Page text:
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Wednesday, January 27, 2010

Microsoft Working on a Zune Phone?

Technologist Long Zheng's watchful eye caught a clue that points to the likely existence of an upcoming Zune phone. A Zune software update includes a USB device driver package that references hardware IDs for an as of yet unknown Microsoft Zune product.

Microsoft's Windows Mobile business model has been reliant on third parties, but that model hasn't given the platform much wind in its sails as evidenced by the OS's sinking market share.

Last year, it was reported that Microsoft was giving devices makers reference designs to use to build their own next generation Windows Mobile devices. It is also working on Zune-branded services, code-named "Pink," "Skybox," and "SkyMart," to standardize the user experience across devices. The company realizes that people are accessing information and services from a growing number of devices.

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Monday, January 25, 2010

China Rebukes U.S. Calls to Investigate Hacking

China delivered a bristling response to the United States’ demand that it investigate recent attacks on American computers from Chinese soil, saying that any suggestion that it conducted or condoned hackers’ intrusions was “groundless and aims to denigrate China.”

A brace of interviews and news articles placed in major state newspapers and on many prominent Web sites underscored the chill in public exchanges between the two governments since Jan. 12, when Google threatened to leave China unless Beijing stopped censoring its search results.

Google issued the ultimatum after discovering efforts by still-unidentified Chinese hackers to steal valuable corporate software codes and break into the Google mailboxes of Chinese human-rights activists. Dozens of other American computers were also targets of the attack, Google has said.

The Chinese government’s comments come atop months of increasingly stringent limits on what ordinary Chinese citizens can access on the Internet, and increasingly strict programs to monitor those who try to view unapproved content.

The sharpest language, however, came from the Communist Party-backed Global Times, which frequently criticizes American policy. The newspaper quoted a Chinese analyst as calling Google’s complaint “a U.S. government-initiated strategy with covert political intentions.”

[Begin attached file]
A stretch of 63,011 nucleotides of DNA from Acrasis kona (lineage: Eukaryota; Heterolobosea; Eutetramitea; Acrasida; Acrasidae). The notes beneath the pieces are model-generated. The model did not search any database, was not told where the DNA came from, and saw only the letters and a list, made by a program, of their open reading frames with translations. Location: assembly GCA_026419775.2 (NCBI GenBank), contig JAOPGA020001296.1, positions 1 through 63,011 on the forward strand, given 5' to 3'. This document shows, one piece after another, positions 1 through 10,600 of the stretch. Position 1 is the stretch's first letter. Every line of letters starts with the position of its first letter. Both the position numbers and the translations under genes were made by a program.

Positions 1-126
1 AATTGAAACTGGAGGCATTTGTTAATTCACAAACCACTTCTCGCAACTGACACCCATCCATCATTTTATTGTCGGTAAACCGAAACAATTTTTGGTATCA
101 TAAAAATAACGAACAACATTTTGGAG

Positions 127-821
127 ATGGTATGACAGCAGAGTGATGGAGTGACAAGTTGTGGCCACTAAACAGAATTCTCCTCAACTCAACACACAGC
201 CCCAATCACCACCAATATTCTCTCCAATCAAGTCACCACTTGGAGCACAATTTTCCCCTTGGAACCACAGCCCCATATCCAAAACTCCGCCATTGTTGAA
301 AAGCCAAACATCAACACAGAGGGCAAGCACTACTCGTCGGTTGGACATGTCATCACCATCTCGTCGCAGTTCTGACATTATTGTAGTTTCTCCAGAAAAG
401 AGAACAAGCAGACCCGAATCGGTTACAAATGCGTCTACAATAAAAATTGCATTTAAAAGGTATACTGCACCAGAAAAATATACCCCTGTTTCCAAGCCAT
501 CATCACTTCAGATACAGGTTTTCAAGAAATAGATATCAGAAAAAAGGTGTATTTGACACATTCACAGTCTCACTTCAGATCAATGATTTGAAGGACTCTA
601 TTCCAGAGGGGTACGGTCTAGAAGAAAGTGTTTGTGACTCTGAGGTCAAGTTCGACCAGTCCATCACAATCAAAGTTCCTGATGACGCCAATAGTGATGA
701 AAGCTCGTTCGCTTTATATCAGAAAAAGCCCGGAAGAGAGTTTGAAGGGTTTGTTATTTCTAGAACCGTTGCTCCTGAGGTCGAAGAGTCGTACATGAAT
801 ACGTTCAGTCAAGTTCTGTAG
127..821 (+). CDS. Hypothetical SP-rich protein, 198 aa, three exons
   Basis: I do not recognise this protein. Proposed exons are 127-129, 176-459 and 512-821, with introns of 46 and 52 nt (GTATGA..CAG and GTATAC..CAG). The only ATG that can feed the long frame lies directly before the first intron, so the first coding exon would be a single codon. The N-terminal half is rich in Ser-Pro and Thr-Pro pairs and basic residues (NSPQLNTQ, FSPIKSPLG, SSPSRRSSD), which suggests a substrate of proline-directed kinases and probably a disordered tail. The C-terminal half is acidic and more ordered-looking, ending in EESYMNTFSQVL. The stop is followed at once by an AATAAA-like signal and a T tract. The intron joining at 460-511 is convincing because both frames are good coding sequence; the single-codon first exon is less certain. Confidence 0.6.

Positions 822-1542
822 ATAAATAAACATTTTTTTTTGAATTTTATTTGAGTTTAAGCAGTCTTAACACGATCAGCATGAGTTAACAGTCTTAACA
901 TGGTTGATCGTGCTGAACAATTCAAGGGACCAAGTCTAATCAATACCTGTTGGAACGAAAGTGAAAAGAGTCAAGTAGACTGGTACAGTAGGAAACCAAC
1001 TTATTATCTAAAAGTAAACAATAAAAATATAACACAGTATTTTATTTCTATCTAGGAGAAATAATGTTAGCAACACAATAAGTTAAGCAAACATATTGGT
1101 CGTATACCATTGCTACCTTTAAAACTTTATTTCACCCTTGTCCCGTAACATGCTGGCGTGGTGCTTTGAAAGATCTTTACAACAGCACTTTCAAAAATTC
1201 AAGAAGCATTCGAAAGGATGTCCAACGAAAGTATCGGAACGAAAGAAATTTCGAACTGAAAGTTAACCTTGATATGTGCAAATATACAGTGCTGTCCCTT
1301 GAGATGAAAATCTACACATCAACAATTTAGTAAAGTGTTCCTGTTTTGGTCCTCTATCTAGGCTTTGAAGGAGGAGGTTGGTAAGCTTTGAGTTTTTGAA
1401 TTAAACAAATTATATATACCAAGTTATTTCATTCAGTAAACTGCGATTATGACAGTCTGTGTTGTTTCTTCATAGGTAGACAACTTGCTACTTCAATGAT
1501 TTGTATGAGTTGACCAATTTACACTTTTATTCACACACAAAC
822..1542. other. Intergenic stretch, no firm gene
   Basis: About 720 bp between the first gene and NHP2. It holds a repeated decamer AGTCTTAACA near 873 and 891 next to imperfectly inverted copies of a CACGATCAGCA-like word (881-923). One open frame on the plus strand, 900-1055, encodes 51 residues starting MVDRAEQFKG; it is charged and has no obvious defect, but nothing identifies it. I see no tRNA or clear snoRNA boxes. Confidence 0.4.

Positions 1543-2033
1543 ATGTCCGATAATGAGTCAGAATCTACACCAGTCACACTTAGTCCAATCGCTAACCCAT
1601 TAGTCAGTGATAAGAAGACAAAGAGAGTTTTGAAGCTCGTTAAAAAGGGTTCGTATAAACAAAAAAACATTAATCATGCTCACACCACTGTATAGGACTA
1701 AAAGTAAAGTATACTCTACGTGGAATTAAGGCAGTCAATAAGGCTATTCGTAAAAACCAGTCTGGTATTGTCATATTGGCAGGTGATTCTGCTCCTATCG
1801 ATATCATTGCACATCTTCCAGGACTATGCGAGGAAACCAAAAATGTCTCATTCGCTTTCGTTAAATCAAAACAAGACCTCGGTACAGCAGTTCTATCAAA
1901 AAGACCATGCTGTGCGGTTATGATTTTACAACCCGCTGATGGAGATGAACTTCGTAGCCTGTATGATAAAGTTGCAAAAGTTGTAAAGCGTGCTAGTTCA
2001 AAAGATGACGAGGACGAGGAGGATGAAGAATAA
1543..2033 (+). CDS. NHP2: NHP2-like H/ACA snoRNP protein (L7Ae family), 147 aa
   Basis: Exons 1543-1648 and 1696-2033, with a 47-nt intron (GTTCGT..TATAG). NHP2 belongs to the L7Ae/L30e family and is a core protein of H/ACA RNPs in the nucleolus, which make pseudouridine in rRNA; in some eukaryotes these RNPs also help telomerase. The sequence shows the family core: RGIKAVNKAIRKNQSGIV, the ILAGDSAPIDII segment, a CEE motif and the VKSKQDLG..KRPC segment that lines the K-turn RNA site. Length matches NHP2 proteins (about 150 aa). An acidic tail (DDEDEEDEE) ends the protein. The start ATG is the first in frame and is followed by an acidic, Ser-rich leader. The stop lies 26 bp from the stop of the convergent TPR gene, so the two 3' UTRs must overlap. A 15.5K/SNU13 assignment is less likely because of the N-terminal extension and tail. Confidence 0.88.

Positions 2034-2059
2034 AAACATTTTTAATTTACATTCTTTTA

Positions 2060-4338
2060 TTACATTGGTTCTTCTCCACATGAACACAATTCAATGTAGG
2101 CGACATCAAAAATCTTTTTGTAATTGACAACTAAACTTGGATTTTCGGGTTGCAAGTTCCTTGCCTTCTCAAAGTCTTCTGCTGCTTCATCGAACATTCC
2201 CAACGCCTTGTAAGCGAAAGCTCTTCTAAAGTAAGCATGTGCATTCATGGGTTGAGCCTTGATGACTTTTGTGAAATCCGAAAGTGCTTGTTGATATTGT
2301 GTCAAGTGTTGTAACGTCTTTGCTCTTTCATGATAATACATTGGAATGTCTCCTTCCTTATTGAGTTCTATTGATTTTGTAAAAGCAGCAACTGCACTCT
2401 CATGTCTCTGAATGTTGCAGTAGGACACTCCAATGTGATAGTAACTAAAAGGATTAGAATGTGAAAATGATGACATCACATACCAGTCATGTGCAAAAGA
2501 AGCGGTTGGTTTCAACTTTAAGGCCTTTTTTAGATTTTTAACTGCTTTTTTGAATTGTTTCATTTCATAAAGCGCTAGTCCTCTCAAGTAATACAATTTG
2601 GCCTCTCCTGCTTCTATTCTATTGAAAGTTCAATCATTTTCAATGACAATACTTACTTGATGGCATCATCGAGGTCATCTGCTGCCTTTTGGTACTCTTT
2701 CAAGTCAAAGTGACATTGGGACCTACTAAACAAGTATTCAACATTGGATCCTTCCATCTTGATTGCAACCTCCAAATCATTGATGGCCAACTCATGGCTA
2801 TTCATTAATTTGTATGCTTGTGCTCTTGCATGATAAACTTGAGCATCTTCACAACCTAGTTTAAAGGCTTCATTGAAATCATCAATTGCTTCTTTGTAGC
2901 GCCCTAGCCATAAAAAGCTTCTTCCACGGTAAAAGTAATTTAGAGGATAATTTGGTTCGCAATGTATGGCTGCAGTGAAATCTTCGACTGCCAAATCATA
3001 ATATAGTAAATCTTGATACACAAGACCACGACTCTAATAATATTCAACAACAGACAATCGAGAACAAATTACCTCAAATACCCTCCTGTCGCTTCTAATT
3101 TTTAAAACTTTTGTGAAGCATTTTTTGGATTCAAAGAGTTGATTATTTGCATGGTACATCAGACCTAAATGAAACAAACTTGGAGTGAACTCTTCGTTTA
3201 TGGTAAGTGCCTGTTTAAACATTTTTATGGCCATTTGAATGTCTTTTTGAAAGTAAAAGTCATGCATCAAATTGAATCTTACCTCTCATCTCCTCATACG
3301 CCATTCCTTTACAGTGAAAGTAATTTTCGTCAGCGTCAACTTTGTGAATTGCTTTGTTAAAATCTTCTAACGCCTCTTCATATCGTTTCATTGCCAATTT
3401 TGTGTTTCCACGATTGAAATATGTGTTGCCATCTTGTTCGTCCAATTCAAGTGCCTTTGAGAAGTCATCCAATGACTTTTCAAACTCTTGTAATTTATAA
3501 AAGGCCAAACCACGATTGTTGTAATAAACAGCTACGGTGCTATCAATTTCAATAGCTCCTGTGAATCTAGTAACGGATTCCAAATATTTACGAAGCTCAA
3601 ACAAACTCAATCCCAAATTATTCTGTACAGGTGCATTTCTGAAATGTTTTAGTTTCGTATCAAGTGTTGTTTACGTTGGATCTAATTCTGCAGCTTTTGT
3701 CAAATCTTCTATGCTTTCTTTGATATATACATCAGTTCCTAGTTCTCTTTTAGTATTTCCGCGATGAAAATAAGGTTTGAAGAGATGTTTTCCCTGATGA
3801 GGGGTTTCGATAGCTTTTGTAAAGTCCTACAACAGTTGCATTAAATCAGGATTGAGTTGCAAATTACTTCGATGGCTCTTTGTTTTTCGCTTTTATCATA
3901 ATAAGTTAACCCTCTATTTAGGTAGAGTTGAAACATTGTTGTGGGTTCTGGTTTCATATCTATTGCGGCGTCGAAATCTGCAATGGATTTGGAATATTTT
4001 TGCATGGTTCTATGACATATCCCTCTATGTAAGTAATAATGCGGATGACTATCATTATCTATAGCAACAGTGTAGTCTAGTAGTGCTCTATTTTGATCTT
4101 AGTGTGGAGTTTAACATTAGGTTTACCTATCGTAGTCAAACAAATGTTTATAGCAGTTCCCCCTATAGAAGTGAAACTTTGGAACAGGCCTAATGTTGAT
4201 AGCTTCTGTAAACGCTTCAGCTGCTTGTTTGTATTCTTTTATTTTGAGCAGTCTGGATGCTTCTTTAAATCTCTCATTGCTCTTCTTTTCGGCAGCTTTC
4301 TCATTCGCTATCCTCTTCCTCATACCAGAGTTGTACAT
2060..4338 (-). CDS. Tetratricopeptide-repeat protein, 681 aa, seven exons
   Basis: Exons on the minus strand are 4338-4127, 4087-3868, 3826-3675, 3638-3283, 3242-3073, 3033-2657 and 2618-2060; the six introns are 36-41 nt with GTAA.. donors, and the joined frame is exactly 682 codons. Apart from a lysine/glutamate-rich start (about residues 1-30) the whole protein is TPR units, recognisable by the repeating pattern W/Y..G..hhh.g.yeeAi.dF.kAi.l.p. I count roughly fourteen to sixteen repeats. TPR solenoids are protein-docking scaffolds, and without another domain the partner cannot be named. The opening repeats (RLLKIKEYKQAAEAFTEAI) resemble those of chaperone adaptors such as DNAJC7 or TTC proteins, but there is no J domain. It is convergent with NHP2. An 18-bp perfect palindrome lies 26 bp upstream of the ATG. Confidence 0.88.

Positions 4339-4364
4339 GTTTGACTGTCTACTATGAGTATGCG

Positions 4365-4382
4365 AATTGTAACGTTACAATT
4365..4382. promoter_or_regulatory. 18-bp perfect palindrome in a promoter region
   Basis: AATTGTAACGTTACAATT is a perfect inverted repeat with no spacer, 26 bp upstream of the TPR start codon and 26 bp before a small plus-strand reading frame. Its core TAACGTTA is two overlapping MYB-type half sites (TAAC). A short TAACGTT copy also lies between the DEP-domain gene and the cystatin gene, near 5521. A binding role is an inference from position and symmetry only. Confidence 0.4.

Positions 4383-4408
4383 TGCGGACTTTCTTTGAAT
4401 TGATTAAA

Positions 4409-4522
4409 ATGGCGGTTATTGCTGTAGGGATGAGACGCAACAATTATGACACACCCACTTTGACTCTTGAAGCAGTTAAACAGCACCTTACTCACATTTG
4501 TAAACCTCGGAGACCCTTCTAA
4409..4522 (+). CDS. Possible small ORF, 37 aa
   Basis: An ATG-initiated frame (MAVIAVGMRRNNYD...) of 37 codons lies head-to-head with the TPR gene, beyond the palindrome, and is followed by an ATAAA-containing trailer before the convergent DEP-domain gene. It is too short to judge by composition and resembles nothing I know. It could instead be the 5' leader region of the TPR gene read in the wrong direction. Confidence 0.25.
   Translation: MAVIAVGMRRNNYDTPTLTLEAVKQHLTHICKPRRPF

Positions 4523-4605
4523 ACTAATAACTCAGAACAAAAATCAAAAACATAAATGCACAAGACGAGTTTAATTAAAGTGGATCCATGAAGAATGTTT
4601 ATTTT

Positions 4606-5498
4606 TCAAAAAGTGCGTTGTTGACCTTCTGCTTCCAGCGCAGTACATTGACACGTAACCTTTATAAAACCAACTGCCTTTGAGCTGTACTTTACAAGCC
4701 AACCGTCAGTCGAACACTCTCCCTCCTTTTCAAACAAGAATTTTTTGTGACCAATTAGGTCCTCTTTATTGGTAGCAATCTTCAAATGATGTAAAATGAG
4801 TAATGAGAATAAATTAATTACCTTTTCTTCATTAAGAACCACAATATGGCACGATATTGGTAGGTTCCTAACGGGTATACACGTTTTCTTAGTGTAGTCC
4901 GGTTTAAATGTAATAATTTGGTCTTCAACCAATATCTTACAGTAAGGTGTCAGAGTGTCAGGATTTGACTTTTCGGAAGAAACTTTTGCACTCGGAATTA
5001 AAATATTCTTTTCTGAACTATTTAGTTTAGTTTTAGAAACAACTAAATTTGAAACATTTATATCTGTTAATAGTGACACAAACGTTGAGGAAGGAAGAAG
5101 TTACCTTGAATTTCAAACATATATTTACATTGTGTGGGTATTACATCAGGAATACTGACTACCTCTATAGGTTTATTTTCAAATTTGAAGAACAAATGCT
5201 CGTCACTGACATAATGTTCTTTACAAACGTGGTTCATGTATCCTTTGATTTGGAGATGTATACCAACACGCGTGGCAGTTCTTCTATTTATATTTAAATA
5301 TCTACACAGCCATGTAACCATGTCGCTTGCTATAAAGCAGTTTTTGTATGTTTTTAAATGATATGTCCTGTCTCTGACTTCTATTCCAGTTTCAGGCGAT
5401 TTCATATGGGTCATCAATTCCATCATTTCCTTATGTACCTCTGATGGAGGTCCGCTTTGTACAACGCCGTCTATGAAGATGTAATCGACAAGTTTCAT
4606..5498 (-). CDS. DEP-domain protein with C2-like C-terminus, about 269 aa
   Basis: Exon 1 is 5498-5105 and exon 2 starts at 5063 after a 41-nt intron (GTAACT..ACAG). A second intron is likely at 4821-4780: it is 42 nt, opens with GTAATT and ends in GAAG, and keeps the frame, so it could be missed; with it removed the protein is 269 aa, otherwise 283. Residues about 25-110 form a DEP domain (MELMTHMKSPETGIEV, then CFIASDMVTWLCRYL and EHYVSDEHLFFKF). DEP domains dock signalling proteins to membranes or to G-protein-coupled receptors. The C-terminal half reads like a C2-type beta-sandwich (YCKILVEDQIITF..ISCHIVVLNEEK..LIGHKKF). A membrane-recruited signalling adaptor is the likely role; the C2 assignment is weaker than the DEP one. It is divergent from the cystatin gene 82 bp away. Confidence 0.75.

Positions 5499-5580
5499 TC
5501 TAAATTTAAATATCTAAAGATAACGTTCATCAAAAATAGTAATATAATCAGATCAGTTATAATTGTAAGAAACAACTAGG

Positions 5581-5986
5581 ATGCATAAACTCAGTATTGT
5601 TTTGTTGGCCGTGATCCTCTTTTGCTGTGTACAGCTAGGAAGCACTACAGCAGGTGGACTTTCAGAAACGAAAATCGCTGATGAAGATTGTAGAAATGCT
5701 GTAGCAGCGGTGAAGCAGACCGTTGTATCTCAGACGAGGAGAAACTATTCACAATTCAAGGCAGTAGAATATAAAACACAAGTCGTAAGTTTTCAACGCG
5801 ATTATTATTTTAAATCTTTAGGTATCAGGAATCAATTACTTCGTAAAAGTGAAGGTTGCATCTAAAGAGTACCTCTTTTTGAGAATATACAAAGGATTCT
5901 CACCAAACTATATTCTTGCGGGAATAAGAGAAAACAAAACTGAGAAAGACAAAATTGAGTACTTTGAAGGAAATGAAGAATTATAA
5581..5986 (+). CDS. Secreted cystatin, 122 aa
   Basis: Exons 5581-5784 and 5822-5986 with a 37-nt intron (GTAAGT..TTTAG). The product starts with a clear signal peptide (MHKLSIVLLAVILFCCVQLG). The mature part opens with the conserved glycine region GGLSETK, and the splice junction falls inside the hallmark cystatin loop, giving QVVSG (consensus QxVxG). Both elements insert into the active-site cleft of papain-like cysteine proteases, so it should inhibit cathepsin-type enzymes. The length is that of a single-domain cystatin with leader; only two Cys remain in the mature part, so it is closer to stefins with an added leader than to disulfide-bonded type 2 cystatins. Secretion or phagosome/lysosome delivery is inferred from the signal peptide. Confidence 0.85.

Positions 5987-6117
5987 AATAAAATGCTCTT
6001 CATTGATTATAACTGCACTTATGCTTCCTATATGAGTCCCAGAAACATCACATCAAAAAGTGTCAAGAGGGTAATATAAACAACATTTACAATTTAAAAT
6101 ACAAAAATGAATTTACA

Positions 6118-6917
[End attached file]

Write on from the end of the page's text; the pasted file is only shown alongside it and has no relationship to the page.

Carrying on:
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Friday, January 22, 2010

Weak Passwords Pervasive, Despite Security Risks

Five years ago, Microsoft Chairman Bill Gates predicted the end of passwords because they failed to keep information secure. The real problem turns out to be people, who just can't pick passwords that offer enough protection.

This point has been hammered home in a study of some 32 million passwords that were posted on the Internet after a hacker obtained them from social entertainment site RockYou last year.

In a report released by Imperva, a security firm, analyzed the strength of the passwords people used and found that the frequent choice of short, simple passwords almost guarantees the success of brute force password attacks. A brute force attack involves automated password guessing, using a dictionary or set of common passwords.

The report reveals that 50% of users rely on slang words, dictionary words, or common arrangements of numbers and letters, like "qwerty," for their passwords.

Jon Brody, VP at TriCipher, another security vendor, confirms that this isn't a new problem. He puts part of the blame on technology innovators for not recognizing that password policies are doomed to fail if they go against human nature.

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Tuesday, January 19, 2010

Microsoft to delete Bing users' IP addresses after 6 months

Microsoft will eliminate all data collected on Bing users after six months. They say they would reduce the amount of time it stores IP addresses from searchers from 18 months to six months before deleting them.

Currently, Bing takes search data and separates the user's account information (such as e-mail or phone number) from the non-personal information (such as what the query was) and only after 18 months does Microsoft take the additional step of deleting the IP address and any other cross session IDs associated with the query.

The change will be implemented over the next 12 to 18 months. The aim is to satisfy the European advisory group, which has been critical of how search engines collect and retain data on individuals for advertising purposes.

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Thursday, January 14, 2010

McAfee Says Cyber-attack Details Point to IE Security Vulnerability

Security vendor McAfee is reporting that the cyber-attack that hit more than 30 businesses, including Google and Adobe Systems, involved the use of a zero-day exploit targeting Internet Explorer.

"Once the malware is downloaded and installed, it opens a back door that allows the attacker to perform reconnaissance and gain complete control over the compromised system," said McAfee CTO George Kurtz. "The attacker can now identify high-value targets and start to siphon off valuable data from the company."